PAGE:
The first problem encountered as ring groove clearance is reduced in top rings is delayed pressure buildup BEHIND the ring necessary to seal on the power stroke. As I Recall in some piston or ring tech article Kevin Cameron mentioned the late new England cam grinder Domenic Ravesi was developing a radical for the time bike engine, and among other things tested very "tight" ring side clearance. I believe the result at some tighter than stock value was power essentially shutting off at high rpm.

For over 30 years Drag racers played with reduced side clearance in a quest for better ring stability at crazy rpm. To make the rings seal in "too tight" grooves "gas ports" are added (and needed) to pressurize the volume behind the ring. Wiseco FAQ used to have a discussion about gas ports but it is gone now
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Re: ring to groove clearance, minimum?

Postby Walter R. Malik » Sat Oct 11, 2014 4:52 pm

A_VAS wrote:I have a used set of pistons, 1.5 1.5 3.0 ring setup. No gas ports..just a 4032 forged flat top

New set of Total Seal rings. The instructions with the ring set say .0015 to .003 clearance required for the ring to groove check.

I can get a .0010 shim stock in there, but not a .0015. So it appears to be a little tighter than what they asking for.
Should I be concerned and or try to make adjustment to the ring thickness via 'lapping' or similar?
both top and 2nd check the same way. The rings are all very consistent in thicknes when mic'd to within a tenth.

Thanks


It depends upon whether the piston is "gas ported" or not. The required minimum side clearances ARE different.
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Re: ring to groove clearance, minimum?

Postby piston guy » Mon Oct 13, 2014 12:07 pm

The Autotec piston has a gas distribution groove ( tiny relief just above the top ring groove) for imporved ring sealing. Still no need to lap the ring for more clearance. .0010 is fine.
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Re: ring to groove clearance, minimum?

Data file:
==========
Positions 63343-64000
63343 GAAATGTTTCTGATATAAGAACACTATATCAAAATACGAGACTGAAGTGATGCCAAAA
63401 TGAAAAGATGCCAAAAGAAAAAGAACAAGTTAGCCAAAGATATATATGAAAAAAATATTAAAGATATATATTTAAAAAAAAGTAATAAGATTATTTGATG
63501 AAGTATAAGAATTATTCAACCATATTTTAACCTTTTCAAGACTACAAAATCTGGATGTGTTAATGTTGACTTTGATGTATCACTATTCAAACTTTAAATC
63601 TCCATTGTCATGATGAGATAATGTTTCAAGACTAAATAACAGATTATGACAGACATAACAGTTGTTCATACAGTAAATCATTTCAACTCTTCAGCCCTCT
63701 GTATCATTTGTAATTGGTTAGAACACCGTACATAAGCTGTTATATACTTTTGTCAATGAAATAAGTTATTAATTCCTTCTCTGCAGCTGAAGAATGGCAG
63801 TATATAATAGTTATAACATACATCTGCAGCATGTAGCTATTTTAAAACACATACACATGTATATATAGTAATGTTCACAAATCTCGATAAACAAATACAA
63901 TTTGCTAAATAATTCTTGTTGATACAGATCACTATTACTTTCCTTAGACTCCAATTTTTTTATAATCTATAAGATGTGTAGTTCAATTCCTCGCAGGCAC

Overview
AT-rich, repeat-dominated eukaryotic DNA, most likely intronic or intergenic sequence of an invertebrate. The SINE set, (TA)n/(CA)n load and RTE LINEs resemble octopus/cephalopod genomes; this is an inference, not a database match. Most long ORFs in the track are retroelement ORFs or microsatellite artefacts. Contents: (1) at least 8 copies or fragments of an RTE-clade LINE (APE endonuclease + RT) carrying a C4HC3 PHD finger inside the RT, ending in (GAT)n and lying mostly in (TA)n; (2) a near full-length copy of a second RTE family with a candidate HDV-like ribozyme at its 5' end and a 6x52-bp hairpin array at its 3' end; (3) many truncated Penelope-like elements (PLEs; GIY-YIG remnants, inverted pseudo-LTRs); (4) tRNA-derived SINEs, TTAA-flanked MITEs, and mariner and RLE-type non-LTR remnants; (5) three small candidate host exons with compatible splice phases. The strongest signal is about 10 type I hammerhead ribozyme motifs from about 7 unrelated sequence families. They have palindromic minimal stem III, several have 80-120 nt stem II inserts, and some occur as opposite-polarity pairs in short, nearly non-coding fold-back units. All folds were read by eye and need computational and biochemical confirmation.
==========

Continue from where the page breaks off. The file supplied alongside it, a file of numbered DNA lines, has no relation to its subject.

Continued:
Postby A_VAS » Mon Oct 13, 2014 12:20 pm

i did see that small step cut above the ring...can't recall if it was on the top or 2nd groove.
FWIW, I did lap the rings on both sides on a piece of 800grit, but still couldn't get a .0015 shim stock in there so I don't think I affected the clearance by much. Rings spin free and are now in the engine...we'll see
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Re: ring to groove clearance, minimum?

Postby piston guy » Tue Oct 14, 2014 10:01 am

Dan T,
Respectfully, the primary function of a gas port is to put pressure behind the ring to improve the ring's seal to the cylinder wall. This is especially true for reduced axial ( thickness) and radial (depth) rings. Some compression rings (Nascar and NHRA Pro Stock among others) are almost the thickness of an oil scraper ring. Without a gas port to "load" the ring , it "could' easily be blown off of the cylinder wall. I recommend gas ports for rings 1.2mm and thinner in axial height. The ring groove is cut about .0004 tighter to allow for the increased heat the gas ports add to the top ring land. Most drag racers prefer top or vertical gas ports where circle track racers prefer side or lateral gas ports as they don't "carbon up" like verticals can do when run for long periods. Gas ports do shorten ring life a little but the hp gain is worth it.